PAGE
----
Hate Speech and Expulsion: Arkansas’ Free People of Color

Free black men in Virginia, 1860's

Free black men in Virginia, 1860’s

The legal disadvantages imposed on free African-Americans, beginning in the late 17th century in the wake of Bacon’s Rebellion, spread south and west from Virginia.  As a stable, stratified society put down roots on each new frontier, it brought with it new laws designed to strengthen the division between the races, and to keep free people of color in an inferior position.  It was only on the borders that the discriminatory laws were largely absent or ignored.

By the 1840’s, the new states of Arkansas and Missouri were among the very few that still allowed slaveowners to free their slaves without an act of the legislature.  But Arkansas had already required free people of color settling within its borders to post a bond for their own good behavior.  In 1843 it barred them entirely, and required all of those already present to post bonds.  In the same year in Missouri, a law was passed requiring that all free people of color traveling on steamboats (but not slaves) be jailed at every stop. Their mere existence threatened the neat black and white categories of their society, and their success undermined the justification for slavery as the best system for the childlike and lazy slaves.  There was also some quite rational concern about the role of the free people in helping the enslaved escape.

The very idea was a threat.

The very idea was a threat.

Around 1850 there was a sudden turn for the worse.  It was a prosperous decade, and free people of color shared in that prosperity, growing unacceptably assertive and self-confident.  In the North, however, abolitionist sentiment was increasing, and beginning to look more and more like an existential threat to the slave-based society.  The bitter Presidential campaign of 1856, won by the pro-slavery Democrats, gave rise to rumors of a slave insurrection in Tennessee, resulting in riots in which 19 men were lynched. Black schools were closed, meetings banned, and black preachers persecuted.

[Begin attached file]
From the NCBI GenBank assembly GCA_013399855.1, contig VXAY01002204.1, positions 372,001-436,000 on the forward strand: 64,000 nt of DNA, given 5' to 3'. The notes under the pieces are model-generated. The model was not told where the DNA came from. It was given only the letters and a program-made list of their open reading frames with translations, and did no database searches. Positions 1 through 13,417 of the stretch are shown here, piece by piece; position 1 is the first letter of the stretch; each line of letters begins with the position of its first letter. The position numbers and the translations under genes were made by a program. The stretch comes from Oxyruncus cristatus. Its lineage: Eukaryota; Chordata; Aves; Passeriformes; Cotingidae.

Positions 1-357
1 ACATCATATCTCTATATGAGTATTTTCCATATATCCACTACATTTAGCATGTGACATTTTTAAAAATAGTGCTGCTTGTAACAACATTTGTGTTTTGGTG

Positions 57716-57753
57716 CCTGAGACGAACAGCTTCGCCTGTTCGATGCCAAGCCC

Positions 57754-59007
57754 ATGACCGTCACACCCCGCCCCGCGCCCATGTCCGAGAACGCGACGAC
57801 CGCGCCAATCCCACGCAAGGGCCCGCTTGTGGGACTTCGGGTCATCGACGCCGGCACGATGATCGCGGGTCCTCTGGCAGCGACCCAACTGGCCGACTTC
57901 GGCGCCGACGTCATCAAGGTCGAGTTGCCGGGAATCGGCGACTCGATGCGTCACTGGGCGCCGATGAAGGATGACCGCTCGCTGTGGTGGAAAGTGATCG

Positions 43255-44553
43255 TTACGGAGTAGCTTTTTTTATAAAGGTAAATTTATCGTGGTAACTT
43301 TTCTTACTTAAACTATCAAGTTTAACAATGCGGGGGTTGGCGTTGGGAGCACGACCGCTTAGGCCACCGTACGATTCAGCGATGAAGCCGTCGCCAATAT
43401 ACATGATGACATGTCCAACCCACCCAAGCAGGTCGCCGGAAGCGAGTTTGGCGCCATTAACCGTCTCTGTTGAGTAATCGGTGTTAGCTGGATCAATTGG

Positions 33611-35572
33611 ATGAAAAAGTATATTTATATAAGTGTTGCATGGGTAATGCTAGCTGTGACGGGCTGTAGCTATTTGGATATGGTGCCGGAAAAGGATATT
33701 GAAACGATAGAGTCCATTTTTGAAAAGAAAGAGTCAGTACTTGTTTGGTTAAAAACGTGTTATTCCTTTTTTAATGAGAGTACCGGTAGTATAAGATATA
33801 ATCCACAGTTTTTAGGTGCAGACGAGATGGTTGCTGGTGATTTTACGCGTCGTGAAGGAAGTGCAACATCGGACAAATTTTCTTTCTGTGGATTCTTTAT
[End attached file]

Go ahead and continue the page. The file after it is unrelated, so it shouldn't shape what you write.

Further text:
The Arkansas legislature began trying to pass bills to expel them all.  As the pressure for expulsion grew, it was accompanied by an explosion of hate speech, similar to that which had accompanied the expulsion of the last Indians thirty years earlier. A circular published in 1858 described free people of color as “lazy, worthless, immoral, impudent and unprincipled …. intentionally exerting the worst influence on slaves, encouraging them in all their evil habits and inclinations, hating us who deny them equal privileges with ourselves; ever ready to receive stolen wares and harbor the fugitive; and wholly unfit to be free.” Another circular escalated the hate, citing  “the free Negro so worthless and depraved an animal,” and “the laziness and bestiality of a degraded race.”

Finally, in 1859, the expulsion bill passed in Arkansas,requiring all free people of color over 21 to leave the state by January 1,1860. In a provision of pointless viciousness, children between seven and 21 were not allowed to leave the state with their parents, but had to be hired out to the highest bidder until age of 21. Several other Southern states passed similar laws. But as thousands of free people began to sell off their properties and move north, the lawmakers suddenly became aware of their importance to the economies of their states, and of the likelihood that they would  be replaced by anti-slavery Northern whites.  Every Southern state that had passed such a law promptly reversed itself—except for Arkansas, which merely delayed its operation until 1863.  By that time, it had become irrelevant.

Further reading: In Search of the Promised Land: A Slave Family in the Old South, by John Hope Franklin and Loren Schweninger, provides a vivid, first-person account of a family of slaves and free people of color making their way through their world.

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